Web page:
Irwin Kremen: Beyond Black Mountain (1966 to 2006)
Through June 17
Nasher Museum of Art at Duke University
There is a Kabalistic notion that at the moment of one’s death, all one’s days come together at the locus of the soul. “Gather Your Days” is the term for this phenomenon; it is also the title of a work by Irwin Kremen in his current exhibition at the Nasher Museum of Art at Duke. Kremen, who holds no mystical or religious beliefs, sees this exhibition as perhaps as close as one might come to such an experience.
Irwin Kremen: Beyond Black Mountain (1966 to 2006) is an opportunity to enter a unique world of making and seeing. In 1966, at the age of 41, Irwin Kremen began to make art. Kremen was a psychology professor at Duke with a full academic calendar and family life, but he found a way to begin a 40-plus year journey that has produced an astonishing body of work. Kremen was clearly inspired and energized by his friendship with modern luminaries such as Merce Cunningham and John Cage (Cage’s notorious “silent piece,” 4‘33“, is dedicated to Kremen). And he was also profoundly encouraged by Italian artist Italo Valenti. But ultimately Kremen cultivated a highly personal and innovative approach to artmaking that is all his own. He calls it “work-of-my-kind.”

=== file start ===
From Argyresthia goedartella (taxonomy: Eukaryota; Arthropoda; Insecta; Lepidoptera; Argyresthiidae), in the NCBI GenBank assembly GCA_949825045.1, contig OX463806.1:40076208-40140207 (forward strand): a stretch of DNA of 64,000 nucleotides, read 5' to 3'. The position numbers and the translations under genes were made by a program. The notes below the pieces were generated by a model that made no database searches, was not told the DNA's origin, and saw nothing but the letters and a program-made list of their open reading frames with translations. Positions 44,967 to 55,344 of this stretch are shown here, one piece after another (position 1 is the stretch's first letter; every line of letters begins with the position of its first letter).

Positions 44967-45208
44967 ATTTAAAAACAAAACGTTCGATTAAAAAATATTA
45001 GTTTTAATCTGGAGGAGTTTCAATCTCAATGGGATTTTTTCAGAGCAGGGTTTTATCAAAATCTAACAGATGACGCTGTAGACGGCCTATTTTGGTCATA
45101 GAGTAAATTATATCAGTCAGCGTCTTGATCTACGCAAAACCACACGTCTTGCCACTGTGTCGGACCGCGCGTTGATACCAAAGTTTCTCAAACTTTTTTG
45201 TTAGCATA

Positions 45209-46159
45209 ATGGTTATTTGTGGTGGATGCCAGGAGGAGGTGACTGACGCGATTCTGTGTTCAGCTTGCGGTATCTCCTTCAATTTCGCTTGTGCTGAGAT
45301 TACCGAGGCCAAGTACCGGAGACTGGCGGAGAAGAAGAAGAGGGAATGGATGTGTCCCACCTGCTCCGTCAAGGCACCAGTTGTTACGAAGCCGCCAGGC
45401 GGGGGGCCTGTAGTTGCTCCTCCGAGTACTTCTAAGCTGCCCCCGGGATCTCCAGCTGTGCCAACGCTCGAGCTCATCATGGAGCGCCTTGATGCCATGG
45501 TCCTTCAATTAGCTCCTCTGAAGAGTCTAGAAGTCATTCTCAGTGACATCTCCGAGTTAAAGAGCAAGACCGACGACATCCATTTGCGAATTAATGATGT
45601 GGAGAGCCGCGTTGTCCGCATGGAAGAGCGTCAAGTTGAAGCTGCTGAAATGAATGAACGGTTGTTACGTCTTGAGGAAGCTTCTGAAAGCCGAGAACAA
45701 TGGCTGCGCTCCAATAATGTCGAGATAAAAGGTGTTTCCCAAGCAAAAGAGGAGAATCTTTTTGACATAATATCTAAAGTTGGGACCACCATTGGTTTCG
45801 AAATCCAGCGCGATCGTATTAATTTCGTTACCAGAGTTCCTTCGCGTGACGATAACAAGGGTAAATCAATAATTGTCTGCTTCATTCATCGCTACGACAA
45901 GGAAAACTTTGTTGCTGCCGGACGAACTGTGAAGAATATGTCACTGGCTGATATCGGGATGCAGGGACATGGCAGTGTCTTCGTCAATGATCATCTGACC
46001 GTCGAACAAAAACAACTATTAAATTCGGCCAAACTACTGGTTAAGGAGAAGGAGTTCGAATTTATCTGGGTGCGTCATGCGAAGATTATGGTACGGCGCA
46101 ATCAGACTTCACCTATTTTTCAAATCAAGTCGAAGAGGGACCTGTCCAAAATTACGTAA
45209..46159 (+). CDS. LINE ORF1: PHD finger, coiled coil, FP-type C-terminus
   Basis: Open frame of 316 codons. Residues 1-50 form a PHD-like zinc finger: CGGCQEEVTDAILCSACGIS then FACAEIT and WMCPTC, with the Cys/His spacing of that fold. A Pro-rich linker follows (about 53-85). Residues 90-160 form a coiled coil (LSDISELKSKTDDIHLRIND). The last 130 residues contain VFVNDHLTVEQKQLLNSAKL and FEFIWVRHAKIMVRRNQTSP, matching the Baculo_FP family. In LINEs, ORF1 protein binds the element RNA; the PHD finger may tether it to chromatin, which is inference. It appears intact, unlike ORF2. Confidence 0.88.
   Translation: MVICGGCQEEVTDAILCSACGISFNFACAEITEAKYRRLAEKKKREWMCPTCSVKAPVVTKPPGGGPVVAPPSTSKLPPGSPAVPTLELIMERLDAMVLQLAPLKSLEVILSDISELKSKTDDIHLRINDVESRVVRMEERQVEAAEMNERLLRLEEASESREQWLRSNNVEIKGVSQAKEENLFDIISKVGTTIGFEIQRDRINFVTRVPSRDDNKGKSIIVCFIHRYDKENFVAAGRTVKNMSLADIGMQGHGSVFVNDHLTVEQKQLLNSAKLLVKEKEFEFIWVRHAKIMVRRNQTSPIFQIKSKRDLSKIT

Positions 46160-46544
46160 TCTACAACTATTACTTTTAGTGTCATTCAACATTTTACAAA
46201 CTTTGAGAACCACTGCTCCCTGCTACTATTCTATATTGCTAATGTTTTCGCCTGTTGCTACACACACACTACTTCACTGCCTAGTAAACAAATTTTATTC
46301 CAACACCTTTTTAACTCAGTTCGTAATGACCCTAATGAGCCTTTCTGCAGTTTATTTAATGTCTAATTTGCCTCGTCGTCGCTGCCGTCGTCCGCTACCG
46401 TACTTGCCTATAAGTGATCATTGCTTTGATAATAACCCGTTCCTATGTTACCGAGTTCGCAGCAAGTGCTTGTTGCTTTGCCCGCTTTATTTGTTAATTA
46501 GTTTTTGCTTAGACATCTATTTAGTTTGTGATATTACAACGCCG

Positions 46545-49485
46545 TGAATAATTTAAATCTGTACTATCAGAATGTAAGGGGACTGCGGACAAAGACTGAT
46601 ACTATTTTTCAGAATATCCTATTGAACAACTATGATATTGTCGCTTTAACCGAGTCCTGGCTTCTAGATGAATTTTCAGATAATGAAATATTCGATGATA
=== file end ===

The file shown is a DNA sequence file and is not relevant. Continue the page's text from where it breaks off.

Upon entering the Nasher’s lobby you will first see the large sculptures of steel, aluminum and wood that represent Kremen’s most recent collaborative venture with sculptor William Noland. The epic scale of these forceful and spatially mutable works is in notable contrast to what one encounters in the exhibition space. It is in some ways difficult to reconcile the small scale of Kremen’s collages with their impact. They require a degree of patience, a kind of reorienting of one’s own rhythms. This is not a show you can jet through and get. But if you give yourself some time, the pieces begin to convey a feeling of the infinite.